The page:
This is happening right now. While most of us realize that science is agreed that climate change is real, those needing visual "proof" can find it in the images from this film. It is at once breathtaking, beautiful, and absolutely frightening. The main scientist in the film, Jim Blalog, says that in 30 years, when his daughters ask him what he was doing when climate change was rapidly altering the face of the earth, he wants to be able to say he was doing everything he knew how to do.

I hope more of us strive to be able to say the same thing. I know I aspire to do just that.

To learn more and find a location where the film is playing, visit

Saturday, December 22, 2012

I Heart Asics!

I'm one happy lady after coming home to a shiny new pair of Asics Gel-Blur 33s on my doorstep today! I entered a twitter contest from @AsicsAmerica and @boomboomreed, and scored a fancy new pair of free, super cute shoes! I can't wait to try them out!

Back to My Evil Ways

Monday night run/walk 2 miles, yoga.
Tuesday climbing.
Wednesday lunch yoga.
Thursday night climbing. 
Friday, mostly rest.
Saturday morning yoga, run/walk 2.3 miles.

All that to say, I'm getting back to it! I've done a few good 5.11a routes, and I'm even feeling ready to try my hand at a 5.11b. I got over the overhang on the middle wall finally, though I didn't make it to the top of the route yet. I'm feeling much stronger at yoga, and I'm up to 8 minutes total of running within the 30 minute session.

Yay for going overboard!

Sunday, December 16, 2012

Quarry Trail: A Beautiful Day in Auburn

The sun may not have been out, and the sky may have threatened rain, but yesterday the hills of Auburn were host to a fantastic day of hiking. After a false start (i.e. me not knowing where I was going), the Quarry Trail appeared.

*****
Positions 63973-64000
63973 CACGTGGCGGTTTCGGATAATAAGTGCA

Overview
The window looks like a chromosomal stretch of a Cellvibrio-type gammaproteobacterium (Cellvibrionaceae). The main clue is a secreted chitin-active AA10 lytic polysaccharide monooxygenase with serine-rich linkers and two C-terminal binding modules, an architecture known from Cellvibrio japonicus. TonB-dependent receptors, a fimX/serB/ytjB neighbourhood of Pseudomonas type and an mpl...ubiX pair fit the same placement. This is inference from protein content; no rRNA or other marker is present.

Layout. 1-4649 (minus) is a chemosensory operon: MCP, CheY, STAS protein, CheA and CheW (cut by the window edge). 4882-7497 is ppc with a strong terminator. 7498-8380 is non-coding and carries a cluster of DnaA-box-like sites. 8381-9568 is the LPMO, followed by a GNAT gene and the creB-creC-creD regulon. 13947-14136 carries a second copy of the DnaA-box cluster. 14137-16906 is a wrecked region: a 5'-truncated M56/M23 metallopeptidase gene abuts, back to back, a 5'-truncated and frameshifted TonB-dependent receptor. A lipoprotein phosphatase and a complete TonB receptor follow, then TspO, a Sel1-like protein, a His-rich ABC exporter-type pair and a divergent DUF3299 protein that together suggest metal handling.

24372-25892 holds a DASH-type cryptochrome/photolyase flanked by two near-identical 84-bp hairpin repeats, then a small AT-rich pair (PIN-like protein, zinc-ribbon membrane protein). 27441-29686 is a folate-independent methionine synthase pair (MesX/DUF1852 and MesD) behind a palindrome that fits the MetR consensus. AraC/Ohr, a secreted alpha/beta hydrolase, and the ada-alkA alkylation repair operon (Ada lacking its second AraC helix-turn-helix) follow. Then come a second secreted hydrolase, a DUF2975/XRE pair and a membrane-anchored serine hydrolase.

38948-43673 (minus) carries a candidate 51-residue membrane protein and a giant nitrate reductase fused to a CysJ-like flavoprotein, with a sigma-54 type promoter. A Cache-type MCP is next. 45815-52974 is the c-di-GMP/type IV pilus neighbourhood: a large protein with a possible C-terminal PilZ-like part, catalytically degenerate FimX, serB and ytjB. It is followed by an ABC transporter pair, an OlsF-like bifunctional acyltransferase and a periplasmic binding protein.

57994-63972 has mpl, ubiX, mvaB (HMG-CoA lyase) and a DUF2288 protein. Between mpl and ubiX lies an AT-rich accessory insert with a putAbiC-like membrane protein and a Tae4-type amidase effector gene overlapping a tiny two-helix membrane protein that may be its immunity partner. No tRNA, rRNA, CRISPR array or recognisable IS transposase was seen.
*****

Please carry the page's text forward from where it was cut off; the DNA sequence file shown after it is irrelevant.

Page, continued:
Having explored several of the shorter trails near the Confluence, I picked the Quarry Trail both for the sneak peak at the quarry climbing area, as well as for the variety of historical remnants it boasts. The trail is mostly flat, with only the slight occasional grade, which was welcome after last weekend's steep (but short) hike. 

Starting out, the trail follows the water from a high vantage. Soon, the limestone loading docks (what is left of them) mark the side trail to the quarry. I was excited to see the quarry as I hope to climb there soon, but I was not prepared for how beautiful it would be. It baffles my mind that people gutting the earth for raw materials can create such a beautiful sight. A steep hike up through the quarry took us to a shaded path leading back to the main trail, making a nice mile or so downhill diversion after the amazing sight of the limestone walls.

Continuing past the quarry, the trail continues to follow the water, passing a paleontological cave and Murderer's Bar Rapids (which you can more hear than see). The Quarry Trail then meets the Western States Trail, which looks so slight in comparison to the large stature it claims in my mind due to the famous race that traverses it.